What is the Real Agenda on Taxes?
"While liberals debate a new government-run health care plan, it is important to take note of all the taxes being discussed in Washington right now. Taxes have real economic implications—if you are paying the government, then you have less money for your family or your business. Higher taxes mean less investment and fewer jobs as the economy tries to recover from this severe recession. Higher taxes make it harder for our businesses to compete with other countries. There are real consequences, as you will see outlined below.
President Obama’s Budget Proposal
The Obama budget raises taxes by $1.4 trillion. Starting in 2011, married taxpayers making over $250,000 would see the marriage penalty return. Federal death taxes would come back to life, even though they were supposed to be eliminated in 2010. President Obama's budget extends it permanently at 2009 levels—a 45 percent rate and $3.5 million exemption. Also in 2011, those making over $250,000 a year will see their tax rate increase from 35% to almost 40%.
The Health Care Surtax
While the Senate health care bill has yet to be released to the public, the House bill contains hefty taxes to pay for the new government-run plan. The bill raises taxes by $591 billion over 10 years by imposing a new "surtax" on top of existing taxes—between 1% and 5.4% on singles earning over $280,000, and families earning over $350,000. This money would be redistributed to pay for themassive government health care program.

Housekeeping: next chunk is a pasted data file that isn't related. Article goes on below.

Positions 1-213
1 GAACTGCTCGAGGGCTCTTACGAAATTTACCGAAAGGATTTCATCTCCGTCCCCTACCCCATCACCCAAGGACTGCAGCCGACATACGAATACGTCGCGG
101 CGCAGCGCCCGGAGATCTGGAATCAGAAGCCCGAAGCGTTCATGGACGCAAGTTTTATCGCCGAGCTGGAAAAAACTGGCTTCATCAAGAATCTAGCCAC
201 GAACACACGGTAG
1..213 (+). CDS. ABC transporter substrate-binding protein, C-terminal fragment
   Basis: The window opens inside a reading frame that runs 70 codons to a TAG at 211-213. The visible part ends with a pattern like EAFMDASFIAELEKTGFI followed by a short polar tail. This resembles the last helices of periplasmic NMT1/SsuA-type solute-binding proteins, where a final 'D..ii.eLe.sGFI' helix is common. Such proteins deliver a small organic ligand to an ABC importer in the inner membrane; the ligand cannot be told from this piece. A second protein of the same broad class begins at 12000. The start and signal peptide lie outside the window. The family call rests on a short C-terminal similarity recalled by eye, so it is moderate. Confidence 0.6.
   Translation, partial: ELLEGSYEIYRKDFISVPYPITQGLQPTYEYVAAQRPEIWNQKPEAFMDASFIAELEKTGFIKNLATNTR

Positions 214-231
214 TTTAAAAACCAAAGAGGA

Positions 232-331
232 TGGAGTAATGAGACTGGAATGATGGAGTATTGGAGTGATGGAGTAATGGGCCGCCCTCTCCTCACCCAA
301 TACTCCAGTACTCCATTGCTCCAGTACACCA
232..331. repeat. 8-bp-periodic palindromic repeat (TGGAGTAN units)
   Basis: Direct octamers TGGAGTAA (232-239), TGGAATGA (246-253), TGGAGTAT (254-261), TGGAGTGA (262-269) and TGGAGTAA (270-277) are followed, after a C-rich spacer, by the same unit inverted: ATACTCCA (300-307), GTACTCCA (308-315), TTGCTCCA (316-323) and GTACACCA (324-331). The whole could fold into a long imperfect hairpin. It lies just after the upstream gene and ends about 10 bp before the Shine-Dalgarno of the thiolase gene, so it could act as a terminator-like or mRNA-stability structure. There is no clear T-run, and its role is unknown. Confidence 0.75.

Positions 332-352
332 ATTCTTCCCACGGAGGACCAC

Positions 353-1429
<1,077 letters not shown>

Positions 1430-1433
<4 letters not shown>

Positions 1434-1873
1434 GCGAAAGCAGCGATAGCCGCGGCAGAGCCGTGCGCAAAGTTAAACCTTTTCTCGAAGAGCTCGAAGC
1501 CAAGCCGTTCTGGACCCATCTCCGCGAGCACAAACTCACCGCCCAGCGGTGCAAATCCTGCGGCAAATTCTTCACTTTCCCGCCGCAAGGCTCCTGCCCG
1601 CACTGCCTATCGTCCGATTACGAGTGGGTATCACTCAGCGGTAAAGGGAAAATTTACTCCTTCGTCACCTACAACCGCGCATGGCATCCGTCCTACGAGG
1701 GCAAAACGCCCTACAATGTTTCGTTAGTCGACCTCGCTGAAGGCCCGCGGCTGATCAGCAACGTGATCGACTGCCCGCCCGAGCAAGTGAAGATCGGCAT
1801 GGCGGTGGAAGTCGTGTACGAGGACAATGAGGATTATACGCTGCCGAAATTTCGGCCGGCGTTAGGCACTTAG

An Energy Tax
The cap and trade legislation authored by Reps. Henry Waxman (D-CA) and Edward Markey (D-MA) and passed in the House in June is nothing more than a big energy tax that would gravely affect our economy. American families and businesses would be burdened with direct and indirect energy costs, as energy prices will skyrocket as a result of the bill:
Gasoline prices will rise 58 percent (or $1.38/gallon)
Natural gas prices will rise 55 percent
Heating oil prices will rise 56 percent
Electricity prices will rise 90 percent
Taxes are not the Solution for Our Long-Term Budget Crisis
According to the Congressional Budget Office (CBO), raising federal income tax rates to pay for entitlement programs, such as Social Security, Medicare, and Medicaid, would require all rates to nearly double over the next 40 years. So by the time today's newborns hit middle age, lower-income earners would be paying a 19 percent rate rather than today's 10 percent rate. Middle class earners would pay 47 percent, not today's 25 percent. High earners - be they individuals or corporations - would be paying 66 percent, instead of 35 percent. And that's before any state taxes or payroll taxes. Clearly, such high tax rates are not feasible. Real reform of America’s deficit problem would require entitlement reform, and cutting spending."